EDITORIAL - Regulating recruitment

The Philippine Star

There is no ban on the deployment of overseas Filipino workers to Kuwait, but the government has suspended the accreditation of foreign recruitment agencies in that country. The move was announced by the Department of Migrant Workers in the wake of the brutal murder of OFW Jullebee Ranara, whose badly burned body was found in the Kuwait desert on Jan. 22.

Kuwait officials have condemned the murder and vowed justice for the 35-year-old domestic helper, who was reportedly raped, tortured and killed by her Kuwaiti employer’s 17-year-old son. The suspect has been arrested.

Effective Jan. 29, tighter rules for the accreditation of foreign recruitment agencies as well as job orders and employment contracts were reportedly implemented by the Philippine government team in Kuwait. Under the new rules, foreign agencies with a record of clients seeking assistance or who landed in a welfare home because of their employers’ maltreatment will no longer be accredited.

Limits will also be set on applications for additional job orders as well as processing of individual employment contracts per agency, which must be accompanied by clearance from the Department of Migrant Workers. The foreign agencies must also submit a monthly monitoring report on the status of their deployed workers.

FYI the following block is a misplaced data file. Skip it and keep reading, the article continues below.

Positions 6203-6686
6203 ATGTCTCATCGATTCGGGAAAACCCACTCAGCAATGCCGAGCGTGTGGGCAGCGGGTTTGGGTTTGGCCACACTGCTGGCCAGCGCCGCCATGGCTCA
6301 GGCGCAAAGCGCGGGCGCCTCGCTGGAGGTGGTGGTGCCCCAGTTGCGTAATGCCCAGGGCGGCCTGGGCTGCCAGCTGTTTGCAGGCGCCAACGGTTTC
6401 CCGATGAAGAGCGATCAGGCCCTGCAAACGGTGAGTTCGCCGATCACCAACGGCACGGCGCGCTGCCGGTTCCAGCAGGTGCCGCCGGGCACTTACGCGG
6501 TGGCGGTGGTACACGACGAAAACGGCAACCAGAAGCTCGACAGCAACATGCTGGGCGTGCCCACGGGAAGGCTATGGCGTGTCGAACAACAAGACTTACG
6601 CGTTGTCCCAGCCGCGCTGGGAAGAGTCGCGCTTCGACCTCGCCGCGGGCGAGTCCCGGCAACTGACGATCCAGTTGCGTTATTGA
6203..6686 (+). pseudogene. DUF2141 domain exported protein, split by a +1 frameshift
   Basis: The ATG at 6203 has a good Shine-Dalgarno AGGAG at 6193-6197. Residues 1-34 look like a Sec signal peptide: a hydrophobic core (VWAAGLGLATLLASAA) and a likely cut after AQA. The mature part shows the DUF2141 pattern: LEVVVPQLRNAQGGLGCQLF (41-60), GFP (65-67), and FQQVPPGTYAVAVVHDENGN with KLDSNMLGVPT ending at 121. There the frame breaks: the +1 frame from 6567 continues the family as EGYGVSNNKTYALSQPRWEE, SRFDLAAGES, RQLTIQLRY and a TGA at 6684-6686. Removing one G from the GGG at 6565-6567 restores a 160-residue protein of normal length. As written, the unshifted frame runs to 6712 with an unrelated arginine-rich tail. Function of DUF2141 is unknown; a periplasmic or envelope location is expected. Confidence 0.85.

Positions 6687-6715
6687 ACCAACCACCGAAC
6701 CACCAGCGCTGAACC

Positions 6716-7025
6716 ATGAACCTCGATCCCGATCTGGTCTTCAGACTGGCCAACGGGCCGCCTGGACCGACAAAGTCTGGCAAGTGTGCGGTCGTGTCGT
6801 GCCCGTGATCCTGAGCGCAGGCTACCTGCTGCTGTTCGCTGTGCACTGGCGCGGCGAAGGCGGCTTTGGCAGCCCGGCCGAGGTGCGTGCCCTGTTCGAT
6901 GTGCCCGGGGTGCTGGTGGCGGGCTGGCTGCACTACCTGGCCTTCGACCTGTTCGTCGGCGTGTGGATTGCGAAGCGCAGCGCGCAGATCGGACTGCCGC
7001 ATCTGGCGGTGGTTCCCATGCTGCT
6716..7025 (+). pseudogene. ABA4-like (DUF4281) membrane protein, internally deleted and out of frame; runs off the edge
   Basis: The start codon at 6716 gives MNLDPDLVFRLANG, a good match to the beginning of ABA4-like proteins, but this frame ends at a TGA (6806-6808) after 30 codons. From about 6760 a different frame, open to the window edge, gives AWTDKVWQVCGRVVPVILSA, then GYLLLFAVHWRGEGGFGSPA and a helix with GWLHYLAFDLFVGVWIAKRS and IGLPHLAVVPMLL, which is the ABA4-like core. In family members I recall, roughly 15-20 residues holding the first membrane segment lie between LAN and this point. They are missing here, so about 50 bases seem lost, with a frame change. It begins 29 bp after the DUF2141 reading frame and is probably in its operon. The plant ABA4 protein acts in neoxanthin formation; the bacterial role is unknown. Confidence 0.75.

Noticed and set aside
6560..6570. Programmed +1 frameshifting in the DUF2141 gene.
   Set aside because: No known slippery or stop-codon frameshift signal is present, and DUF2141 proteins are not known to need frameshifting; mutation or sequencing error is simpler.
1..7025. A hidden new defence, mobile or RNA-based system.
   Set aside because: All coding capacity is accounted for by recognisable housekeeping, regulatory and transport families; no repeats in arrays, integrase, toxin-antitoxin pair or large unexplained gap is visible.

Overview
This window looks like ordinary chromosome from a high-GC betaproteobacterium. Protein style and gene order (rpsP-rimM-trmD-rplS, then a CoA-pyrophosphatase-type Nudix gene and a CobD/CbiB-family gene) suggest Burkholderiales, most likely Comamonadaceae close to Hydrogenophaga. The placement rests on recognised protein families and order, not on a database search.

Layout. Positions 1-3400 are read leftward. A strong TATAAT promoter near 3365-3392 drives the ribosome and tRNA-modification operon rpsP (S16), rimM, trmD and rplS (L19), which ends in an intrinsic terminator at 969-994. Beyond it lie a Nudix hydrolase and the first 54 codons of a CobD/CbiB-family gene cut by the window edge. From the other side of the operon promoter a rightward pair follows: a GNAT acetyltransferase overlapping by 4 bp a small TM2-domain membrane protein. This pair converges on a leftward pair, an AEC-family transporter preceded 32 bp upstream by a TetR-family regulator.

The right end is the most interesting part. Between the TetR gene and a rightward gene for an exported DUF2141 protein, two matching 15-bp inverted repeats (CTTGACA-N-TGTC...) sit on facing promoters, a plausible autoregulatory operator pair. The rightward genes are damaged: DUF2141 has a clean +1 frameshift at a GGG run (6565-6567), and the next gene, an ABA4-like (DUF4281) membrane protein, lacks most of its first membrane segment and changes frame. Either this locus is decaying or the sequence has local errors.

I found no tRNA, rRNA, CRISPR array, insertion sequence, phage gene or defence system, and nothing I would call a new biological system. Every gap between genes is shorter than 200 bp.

As in most laws and rules approved by the Philippines, the devil will be in the enforcement of the tighter regulations. Ensuring compliance with the rules is a problem not only with foreign agencies but also with recruiters in the Philippines.

Migrante, the global alliance of OFW organizations, says that even when a Philippine recruitment agency or individual recruiter has been blacklisted due to verified abuses or other problems suffered by its clients, the agency can simply obtain a new business license under a different name and continue its operations. As in the agriculture sector, there is no central database where prospective OFWs can easily conduct a background check on the credentials and track record of recruiters.

Following Ranara’s murder, the Marcos administration is reviewing the bilateral agreement with Kuwait that is meant to protect OFWs in that country, to identify areas for enhancement. The administration should also ensure that rules governing recruiters both in Kuwait and the Philippines are fully enforced, and errant agencies are properly penalized.


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